And here we are: the final(e) frontier, as IDW’s Star Trek: The Motion Picture – Echoes draws to a close, having to wrap up the dangling story threads: a deadly superweapon, old rivals sat on the precipice of a possible war, a cross-reality pursuit, and the fate of a dying crewman. Definitely no mean feat, to be sure. However, as Mr Spock has been wont to remind us in the past, there are always possibilities.
Thank goodness, then, that it has been possible for writer of this series Marc Guggenheim to serve up a resolution which offers far more positives than negatives. The stakes start out high, and only continue to climb as we race to the finish line at breakneck (literally, in the case of one character) speed. It has a lot to do, and not many pages to do it in, but Star Trek: The Motion Picture – Echoes wraps things up rather neatly, without seeming too much of a cheat, or leaving the reader in the position where they come away too short changed by the outcome of the story.
This is not to say the series has been flawless, as it set off to rather a shaky start, feeling as much as a shakedown cruise for the creative talent as for as the souls of the redesigned and refitted USS Enterprise. The crew felt more at odds and less certain of their positions here than at the climax of Star Trek: The Motion Picture, which was very much the epitome of the ‘getting the band back together’ story. Echoes walked back some of that progression, leaving a distinct impression that Bones – who had, albeit reluctantly, got re-acclimatised to being on a Starship – now wanted out, which seemed the most curious about-face.
Fortunately, the equilibrium has been restored by voyage’s end, with the grouchy MD having found his niche once more. In comparison to some of his shipmates, Bones is relatively well-served, as someone like Chekov – who should be very much at the forefront here, due to his doppelgänger from a parallel reality being the prime mover of events – ends up being side-lined for much of the action. Even his ‘evil twin’ Akris never gets any more development than just ‘generic baddie’, which is a real shame, and something of a wasted opportunity, given the chance to explore a different aspect of our Pavel Andreievich.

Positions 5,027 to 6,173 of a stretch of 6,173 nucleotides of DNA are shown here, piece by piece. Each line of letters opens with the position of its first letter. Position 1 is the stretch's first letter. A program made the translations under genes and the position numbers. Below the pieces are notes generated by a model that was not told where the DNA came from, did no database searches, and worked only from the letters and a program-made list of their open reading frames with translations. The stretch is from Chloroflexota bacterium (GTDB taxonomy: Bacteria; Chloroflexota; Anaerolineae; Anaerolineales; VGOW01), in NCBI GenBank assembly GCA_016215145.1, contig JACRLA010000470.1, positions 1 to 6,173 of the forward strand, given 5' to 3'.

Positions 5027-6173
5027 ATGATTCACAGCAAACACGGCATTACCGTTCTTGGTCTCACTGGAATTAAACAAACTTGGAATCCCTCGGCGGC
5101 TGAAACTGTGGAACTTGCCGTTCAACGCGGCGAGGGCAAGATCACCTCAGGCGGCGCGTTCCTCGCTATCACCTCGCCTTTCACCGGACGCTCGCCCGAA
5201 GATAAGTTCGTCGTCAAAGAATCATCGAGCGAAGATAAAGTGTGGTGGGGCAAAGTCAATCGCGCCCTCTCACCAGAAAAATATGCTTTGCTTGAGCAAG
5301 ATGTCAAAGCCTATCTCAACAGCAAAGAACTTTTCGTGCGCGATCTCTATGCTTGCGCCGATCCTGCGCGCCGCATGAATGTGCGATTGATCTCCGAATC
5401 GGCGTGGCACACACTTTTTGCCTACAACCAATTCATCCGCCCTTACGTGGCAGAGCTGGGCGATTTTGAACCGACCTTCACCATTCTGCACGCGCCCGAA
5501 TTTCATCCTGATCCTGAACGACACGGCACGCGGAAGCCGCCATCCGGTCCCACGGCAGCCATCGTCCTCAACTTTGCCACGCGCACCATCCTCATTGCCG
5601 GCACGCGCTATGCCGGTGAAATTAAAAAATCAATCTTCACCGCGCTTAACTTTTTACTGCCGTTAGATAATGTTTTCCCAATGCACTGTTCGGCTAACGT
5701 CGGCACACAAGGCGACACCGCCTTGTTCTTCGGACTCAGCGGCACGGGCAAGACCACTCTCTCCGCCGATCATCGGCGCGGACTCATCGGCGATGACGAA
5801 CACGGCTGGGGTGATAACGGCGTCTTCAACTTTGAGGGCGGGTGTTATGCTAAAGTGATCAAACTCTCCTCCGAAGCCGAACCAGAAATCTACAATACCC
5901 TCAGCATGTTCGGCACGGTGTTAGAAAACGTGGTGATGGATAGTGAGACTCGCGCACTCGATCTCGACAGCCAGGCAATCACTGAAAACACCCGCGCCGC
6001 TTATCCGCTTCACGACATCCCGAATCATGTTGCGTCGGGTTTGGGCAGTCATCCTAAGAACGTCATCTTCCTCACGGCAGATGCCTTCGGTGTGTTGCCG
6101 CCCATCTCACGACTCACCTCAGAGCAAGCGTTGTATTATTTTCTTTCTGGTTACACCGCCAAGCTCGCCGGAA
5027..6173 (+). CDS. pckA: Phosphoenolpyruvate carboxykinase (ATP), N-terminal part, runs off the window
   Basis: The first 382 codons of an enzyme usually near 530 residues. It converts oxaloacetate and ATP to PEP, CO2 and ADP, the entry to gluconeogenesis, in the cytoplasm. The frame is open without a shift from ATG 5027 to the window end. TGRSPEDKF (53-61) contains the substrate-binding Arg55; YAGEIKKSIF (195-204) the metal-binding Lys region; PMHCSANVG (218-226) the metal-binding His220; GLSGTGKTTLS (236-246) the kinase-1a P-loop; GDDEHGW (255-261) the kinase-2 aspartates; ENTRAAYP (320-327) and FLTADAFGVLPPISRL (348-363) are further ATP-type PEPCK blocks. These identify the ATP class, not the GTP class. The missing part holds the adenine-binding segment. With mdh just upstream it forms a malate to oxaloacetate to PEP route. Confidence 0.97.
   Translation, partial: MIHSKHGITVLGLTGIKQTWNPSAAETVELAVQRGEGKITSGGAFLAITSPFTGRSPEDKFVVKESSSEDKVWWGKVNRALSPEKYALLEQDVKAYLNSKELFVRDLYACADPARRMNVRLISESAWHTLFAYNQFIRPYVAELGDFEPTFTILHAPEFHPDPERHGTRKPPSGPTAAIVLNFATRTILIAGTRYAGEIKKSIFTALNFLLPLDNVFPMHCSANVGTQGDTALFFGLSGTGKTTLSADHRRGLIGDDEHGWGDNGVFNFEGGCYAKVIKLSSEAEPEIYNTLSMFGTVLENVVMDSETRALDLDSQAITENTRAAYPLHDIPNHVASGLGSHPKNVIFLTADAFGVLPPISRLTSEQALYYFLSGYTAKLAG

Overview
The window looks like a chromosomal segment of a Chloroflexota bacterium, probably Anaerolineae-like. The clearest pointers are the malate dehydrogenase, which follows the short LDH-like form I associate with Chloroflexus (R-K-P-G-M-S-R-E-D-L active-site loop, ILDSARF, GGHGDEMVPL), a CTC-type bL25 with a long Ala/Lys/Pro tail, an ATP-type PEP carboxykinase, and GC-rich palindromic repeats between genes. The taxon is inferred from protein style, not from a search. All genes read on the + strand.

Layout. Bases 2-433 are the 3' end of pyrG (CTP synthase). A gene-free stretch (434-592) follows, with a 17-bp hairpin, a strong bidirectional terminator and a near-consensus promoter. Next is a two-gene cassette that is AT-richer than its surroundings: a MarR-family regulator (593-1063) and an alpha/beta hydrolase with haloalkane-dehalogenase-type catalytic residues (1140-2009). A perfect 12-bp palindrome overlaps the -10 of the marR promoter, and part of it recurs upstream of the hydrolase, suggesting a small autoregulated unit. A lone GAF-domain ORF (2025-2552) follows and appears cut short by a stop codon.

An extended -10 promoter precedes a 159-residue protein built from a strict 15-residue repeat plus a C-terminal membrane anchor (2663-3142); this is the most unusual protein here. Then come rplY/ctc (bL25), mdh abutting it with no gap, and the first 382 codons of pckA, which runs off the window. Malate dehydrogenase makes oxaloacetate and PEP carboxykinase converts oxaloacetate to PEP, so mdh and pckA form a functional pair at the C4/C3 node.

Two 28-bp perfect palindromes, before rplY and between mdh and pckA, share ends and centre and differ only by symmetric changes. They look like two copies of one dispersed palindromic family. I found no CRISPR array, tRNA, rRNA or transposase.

Akris does, however, get his just desserts, in a twist which is as shocking as it is darkly hilarious, coming as it does right after a textbook, trademark little bit of Kirk proselytising in an impassioned manner. For anyone who has ever seen Star Trek and happened across one of Captain Kirk’s speeches, it feels as though he could talk sense into virtually anyone, be they alien, megalomaniac, or supercomputer. The surprise – when it hits – is beautiful to observe, as it works by upending the reader’s expectations, failing to follow one of those oh-so-familiar, well trodden tropes.
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Having previously established some rising tensions back at Starfleet Command in earlier issues, it feels a pity there is no real payoff to that particular strand. With so much to pack in, understandably something has to give, but what could have been a nice bit of closure – showing the Admiralty coming to terms with Kirk’s first, best destiny as being in command of a Starship, rather than ending up little more than a desk jockey – ends up tantalisingly unresolved. At least everybody winds up where they are supposed to be by the issue’s close, both in literal and figurative terms, and all seems prepared for more adventures of the post-The Motion Picture crew of the USS Enterprise.
It would be a let down, then, if there was no room in the IDW roster of Star Trek titles to fill in more of the gap leading up to Star Trek II: The Wrath Of Khan. It seems that more than the Human Adventure is just beginning, so let it not come to a premature end. If you have room for a comic about Picard’s Academy days, IDW, surely you have space for some more of this.
Star Trek: The Motion Picture – Echoes #5 is out now from IDW Publishing.